la tunisie – part 1

badi picked us up at the airport on april 7, 2007. it was wonderful to see him after so many years. he looked good. he took us to a hip little restaurant in gammarth for lunch. gammarth is a quiet suburban town by the sea, about 20 km from downtown tunis. after lunch we left for sousse to visit badi’s mom in kalaa kebira. we stayed at hotel el-mouradi palace where badi’s ex-wife and kids were also spending the night. badi had offered to take us out for coffee or shisha in the evening but we were tired from all the traveling (more than 12 hours from toronto to milan to tunis) and decided to crash after dinner. the next day badi took us to port el-kantaoui in sousse and then on to his house. his mom had prepared a sumptuous seafood lunch – there was grilled tuna and sardines and harissa (hot chili paste) and couscous (that tasted a lot like chicken biryani less the rice plus the couscous) and pasta for the kids and mussels (which gibran discovered and devoured with relish). it was a grand old feast. badi’s youngest sister sausan was there and so were his brothers nizar and saif. we had tunisian mint tea (which is intensely sweet) and talked about our lives. sausan spoke fluent english – she and i acted as translators whenever needed. my son played soccer with all the boys and managed quite well with his 6th grade french.

badi introduced us to our chauffeur/guide later that afternoon and we were off to the south of tunisia. we stopped at el-djem to see one of the best preserved roman amphitheaters. it had already closed down for the day so we couldn’t go inside but it made an impression anyway. late at night we reached matmata and stayed at a hotel i had read about on the internet, “les grottes de matmata”. it was supposed to be “cavernous” (like the caves matmata is famous for) and have a local feel but what we found was that it was simply run down and rather dirty. thank god we only spent a night there! the next morning we went to see the caves. for thousands of years these underground caves were used by berbers as homes and for safely storing their possessions while they were out on mercenary missions. subterranean homes stay cool and are obviously very useful in the desert. these are built around artificial craters 5-10 m deep – it’s a virtual moonscape.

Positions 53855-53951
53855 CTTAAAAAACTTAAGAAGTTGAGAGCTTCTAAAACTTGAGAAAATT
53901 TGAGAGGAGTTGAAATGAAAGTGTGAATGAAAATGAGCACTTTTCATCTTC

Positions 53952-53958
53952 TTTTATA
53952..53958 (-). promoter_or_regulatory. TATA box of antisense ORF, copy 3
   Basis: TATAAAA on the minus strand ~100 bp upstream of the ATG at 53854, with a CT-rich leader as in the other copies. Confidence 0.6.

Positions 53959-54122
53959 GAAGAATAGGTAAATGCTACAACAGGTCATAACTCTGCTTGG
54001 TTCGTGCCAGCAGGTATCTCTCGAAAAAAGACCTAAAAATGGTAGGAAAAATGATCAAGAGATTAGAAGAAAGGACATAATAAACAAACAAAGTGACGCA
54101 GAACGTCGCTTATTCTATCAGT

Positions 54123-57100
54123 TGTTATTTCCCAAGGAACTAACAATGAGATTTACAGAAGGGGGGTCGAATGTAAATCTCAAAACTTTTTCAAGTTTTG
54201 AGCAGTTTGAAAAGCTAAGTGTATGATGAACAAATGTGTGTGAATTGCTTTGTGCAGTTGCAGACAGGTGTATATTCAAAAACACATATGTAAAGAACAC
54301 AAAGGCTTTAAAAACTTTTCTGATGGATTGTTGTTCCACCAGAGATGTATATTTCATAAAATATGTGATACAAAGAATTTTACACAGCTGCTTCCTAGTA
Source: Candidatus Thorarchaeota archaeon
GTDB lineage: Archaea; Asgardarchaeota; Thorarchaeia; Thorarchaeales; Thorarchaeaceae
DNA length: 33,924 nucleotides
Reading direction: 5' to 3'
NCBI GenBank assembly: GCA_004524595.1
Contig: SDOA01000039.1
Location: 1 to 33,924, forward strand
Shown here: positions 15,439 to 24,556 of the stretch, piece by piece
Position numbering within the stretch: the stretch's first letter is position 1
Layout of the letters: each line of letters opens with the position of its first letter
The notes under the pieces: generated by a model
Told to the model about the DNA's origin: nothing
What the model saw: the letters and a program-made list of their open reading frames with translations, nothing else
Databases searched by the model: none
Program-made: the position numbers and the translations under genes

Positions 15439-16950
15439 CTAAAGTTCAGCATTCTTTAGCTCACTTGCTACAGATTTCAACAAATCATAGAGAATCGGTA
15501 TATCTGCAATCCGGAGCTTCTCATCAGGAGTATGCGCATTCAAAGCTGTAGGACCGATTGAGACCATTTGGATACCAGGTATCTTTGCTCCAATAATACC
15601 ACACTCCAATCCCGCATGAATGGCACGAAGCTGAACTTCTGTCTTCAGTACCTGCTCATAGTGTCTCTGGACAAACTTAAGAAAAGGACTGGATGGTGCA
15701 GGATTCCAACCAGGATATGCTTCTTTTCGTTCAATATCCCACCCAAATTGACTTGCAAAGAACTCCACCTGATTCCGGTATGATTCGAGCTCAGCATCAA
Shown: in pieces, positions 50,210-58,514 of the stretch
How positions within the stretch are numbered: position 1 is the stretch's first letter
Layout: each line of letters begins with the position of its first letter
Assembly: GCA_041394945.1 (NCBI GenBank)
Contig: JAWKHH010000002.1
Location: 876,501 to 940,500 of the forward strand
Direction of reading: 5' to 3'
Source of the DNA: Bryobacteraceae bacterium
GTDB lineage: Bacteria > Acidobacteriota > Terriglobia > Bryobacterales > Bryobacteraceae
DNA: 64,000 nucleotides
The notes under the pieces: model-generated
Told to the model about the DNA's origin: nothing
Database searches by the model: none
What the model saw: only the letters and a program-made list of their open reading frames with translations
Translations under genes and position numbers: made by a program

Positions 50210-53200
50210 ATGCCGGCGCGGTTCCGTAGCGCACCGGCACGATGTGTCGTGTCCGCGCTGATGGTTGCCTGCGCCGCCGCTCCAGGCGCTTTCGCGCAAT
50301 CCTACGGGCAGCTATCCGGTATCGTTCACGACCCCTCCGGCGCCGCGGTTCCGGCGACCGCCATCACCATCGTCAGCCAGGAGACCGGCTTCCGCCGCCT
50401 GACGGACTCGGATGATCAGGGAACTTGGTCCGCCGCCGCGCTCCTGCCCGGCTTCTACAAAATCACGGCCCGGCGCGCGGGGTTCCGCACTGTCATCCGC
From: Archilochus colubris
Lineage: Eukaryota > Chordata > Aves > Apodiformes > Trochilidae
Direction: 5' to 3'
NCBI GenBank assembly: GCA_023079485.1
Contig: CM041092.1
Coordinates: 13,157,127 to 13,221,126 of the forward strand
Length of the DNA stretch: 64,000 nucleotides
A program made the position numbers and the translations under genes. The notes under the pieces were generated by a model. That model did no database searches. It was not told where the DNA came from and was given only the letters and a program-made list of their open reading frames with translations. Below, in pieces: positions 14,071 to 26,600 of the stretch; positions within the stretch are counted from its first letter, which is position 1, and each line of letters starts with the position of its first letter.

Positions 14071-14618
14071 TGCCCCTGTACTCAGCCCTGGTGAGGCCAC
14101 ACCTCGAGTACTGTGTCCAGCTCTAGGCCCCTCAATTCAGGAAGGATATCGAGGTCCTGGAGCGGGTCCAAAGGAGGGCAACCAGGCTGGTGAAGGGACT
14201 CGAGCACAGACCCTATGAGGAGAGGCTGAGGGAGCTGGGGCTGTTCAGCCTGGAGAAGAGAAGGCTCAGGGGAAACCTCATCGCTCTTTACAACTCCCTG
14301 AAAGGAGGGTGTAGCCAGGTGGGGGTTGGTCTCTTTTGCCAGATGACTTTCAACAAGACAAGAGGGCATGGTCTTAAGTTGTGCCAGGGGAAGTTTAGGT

after exploring the caves of matmata we began our journey to tozeur. en route we stopped in douz. we got a chance to ride camels at ofra (one of the country’s largest and most accessible sand dunes) for about an hour and a half – not the most comfortable of rides. the kids loved go-karting in the desert. we had lunch at hotel saharien in douz and then left for tozeur. on the way, we were amazed by the brackish water of lake chott el-jerid. it was pink on one side of the road and a rich turquoise on the other side. there was absolutely no vegetation anywhere – not even a lonely cactus or two. it was easy to see how the steamy heat from the sun could beat down on fine desert sand and create a mirage. we experienced a few ourselves.

tozeur has its own distinctive architecture. rectangular yellow brick is used in all construction and arranged in beautiful geometric patterns. we checked into hotel palmyre – a terrific hotel in the middle of the desert. the kids jumped at once into the hotel’s dreamlike swimming pool – a huge bean shaped pool surrounded by palm trees and overflowing with sparkling blue water.